2 34 physics 2: class notes and solved problems Angular acceleration, α (the Greek letter alpha), is defined like linear acceleration: α = dω ω f ω i (4.3) dt t where ω is the change in angular velocity, ω f is the final angular velocity and ω i is the initial angular velocity. Because there is a direct transformation between linear and rotational motion, you can use all of your linear motion equations with rotational quantities. For example: θ = ω i t + 2 αt2 (4.4) and ω f 2 = ω i 2 + 2αθ. (4.5) We can relate angular velocity with linear velocity. By combining equations 4. and 4.2 we can show that any object spinning at a radius r with an angular velocity ω that ω = l rt but l t is just distance over time, which is the linear speed, v. This gives us v = rω (4.6) with the direction of the velocity being tangent to the radius. Similarly, it can be shown that the tangential acceleration can be related to the angular acceleration by a = rα (4.7) (As a good exercise, you should convince yourself of this. Hint: use equations 4.3 and 4.6.) Rotational Dynamics and Torque Sections 83 to 85 Figure 4.2: The moment arm of a force acting on a rod Just as force is responsible for a linear acceleration, so force is also responsible for a rotational acceleration. However, not only is the angular acceleration proportional to the force, it depends on the moment arm and direction of that force. The moment arm, r, is the perpendicular distance from the line on which the force acts to the axis of rotation (see Figure 4.2). We can see that if the force makes an angle θ with the rod, then r = r sin θ (4.8) where r is the distance from the axis of rotation to the point where the force is applied. The product of the moment arm and the force is called torque, (τ, the Greek letter tau) and it is the torque which causes the angular acceleration associated with the force. This makes sense if you have tried to close a door by applying a force at different points. The closer you are to the hinge, the harder you must press to make the door close the same amount. (This is exactly the same as a lever, and is why wrenches have long handles). Torque therefore, is calculated by τ = r F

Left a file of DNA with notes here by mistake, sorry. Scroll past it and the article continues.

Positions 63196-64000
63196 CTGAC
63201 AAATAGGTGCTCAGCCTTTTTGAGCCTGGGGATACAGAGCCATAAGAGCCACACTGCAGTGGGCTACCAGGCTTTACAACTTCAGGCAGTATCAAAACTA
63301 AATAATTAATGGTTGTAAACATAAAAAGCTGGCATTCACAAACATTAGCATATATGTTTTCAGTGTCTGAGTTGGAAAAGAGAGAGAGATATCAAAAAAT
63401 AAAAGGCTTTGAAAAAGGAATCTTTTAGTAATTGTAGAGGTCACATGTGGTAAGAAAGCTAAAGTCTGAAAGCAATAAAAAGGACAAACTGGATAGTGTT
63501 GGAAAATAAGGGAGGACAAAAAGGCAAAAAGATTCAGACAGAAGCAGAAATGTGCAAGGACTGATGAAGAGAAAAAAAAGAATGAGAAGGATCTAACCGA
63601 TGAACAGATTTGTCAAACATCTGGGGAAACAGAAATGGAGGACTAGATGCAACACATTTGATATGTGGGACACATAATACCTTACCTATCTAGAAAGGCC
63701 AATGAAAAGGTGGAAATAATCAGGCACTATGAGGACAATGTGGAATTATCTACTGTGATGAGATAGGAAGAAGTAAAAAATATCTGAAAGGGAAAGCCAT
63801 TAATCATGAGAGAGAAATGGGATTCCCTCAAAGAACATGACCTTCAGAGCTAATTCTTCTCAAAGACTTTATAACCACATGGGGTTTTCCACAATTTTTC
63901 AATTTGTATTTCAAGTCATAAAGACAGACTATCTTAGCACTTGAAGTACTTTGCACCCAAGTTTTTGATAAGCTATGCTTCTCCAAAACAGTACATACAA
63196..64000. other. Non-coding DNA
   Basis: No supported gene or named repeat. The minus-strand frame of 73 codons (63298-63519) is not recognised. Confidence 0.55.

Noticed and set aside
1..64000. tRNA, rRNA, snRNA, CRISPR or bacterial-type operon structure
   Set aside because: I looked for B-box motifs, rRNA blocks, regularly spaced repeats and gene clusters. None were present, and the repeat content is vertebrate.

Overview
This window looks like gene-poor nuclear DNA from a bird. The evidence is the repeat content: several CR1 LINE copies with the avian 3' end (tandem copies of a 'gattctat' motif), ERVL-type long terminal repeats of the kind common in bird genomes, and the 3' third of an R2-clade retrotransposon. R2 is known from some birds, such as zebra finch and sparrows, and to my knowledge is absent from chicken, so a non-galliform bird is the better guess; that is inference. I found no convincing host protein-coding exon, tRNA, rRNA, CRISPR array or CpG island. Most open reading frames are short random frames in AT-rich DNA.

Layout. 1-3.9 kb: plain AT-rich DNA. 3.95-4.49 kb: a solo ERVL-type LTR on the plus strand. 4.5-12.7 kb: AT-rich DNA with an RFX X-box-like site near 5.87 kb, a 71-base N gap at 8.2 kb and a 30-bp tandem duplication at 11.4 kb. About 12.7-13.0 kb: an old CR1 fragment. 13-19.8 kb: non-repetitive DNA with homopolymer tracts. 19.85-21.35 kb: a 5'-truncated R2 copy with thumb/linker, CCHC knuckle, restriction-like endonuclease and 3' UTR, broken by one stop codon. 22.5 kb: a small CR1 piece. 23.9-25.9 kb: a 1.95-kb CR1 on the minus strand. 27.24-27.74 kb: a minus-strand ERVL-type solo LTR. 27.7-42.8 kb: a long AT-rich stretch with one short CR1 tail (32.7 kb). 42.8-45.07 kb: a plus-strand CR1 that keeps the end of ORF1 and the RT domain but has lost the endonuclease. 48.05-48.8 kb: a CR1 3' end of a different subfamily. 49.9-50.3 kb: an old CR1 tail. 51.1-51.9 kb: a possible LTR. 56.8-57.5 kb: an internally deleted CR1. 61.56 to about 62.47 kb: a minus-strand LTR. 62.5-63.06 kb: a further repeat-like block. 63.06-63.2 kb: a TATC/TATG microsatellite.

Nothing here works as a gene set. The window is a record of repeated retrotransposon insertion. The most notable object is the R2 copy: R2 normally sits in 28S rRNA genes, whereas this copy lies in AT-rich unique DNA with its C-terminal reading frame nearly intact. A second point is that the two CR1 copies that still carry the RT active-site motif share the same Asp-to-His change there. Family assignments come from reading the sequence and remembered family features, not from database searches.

3 rotational motion and torque 35 or τ = rf sin θ. (4.9) This is in fact a vector cross product (as we saw in chapter 2) represented in the form τ = r F, and the direction of the torque is perpendicular to both r and F. In Figure 4.2, you can also see that you obtain the maximum moment arm (and therefore the maximum torque) when θ is 90, or when you push perpendicular to the object. This is reflected in equation 4.9, since τ is a maximum when sin θ =. Much like there is a direct relationship between force and acceleration, there is a direct relationship between torque and angular acceleration. Combining F = ma with equations 4.7 and 4.9, we find that τ = mr 2 α (4.0) for a single particle, where r is the radius of the circle (i.e. the moment arm). Moment of Inertia The quantity mr 2 from equation 4.0 represents a quantity, which is the rotational inertia of the particle and is called the moment of inertia, I. The quantity that represents linear inertia is mass, and so moment of inertia is the rotational equivalent of mass. Knowing I = mr 2 for a single particle, we can substitute this in equation 4.0 and get τ = Iα (4.) The moment of inertia, however becomes much more complicated for rotating rigid objects (such as a wheel, which is a disc that rotates about its ). In these cases, the mass is distributed at different radii, and so the radius is not constant. We must sum up the mr 2 for the masses at each radii. For most objects, this involves calculus and is not part of this course. Table 4., however, shows the moments of inertia for various shaped objects. In discrete cases, we have the equation I = m i r i 2. (4.2) More properly, the moment of inertia is given by the volume integral M I = r 2 dm, 0 where dm is an infinitesimal mass element and r is the distance from the mass element to the axis of rotation.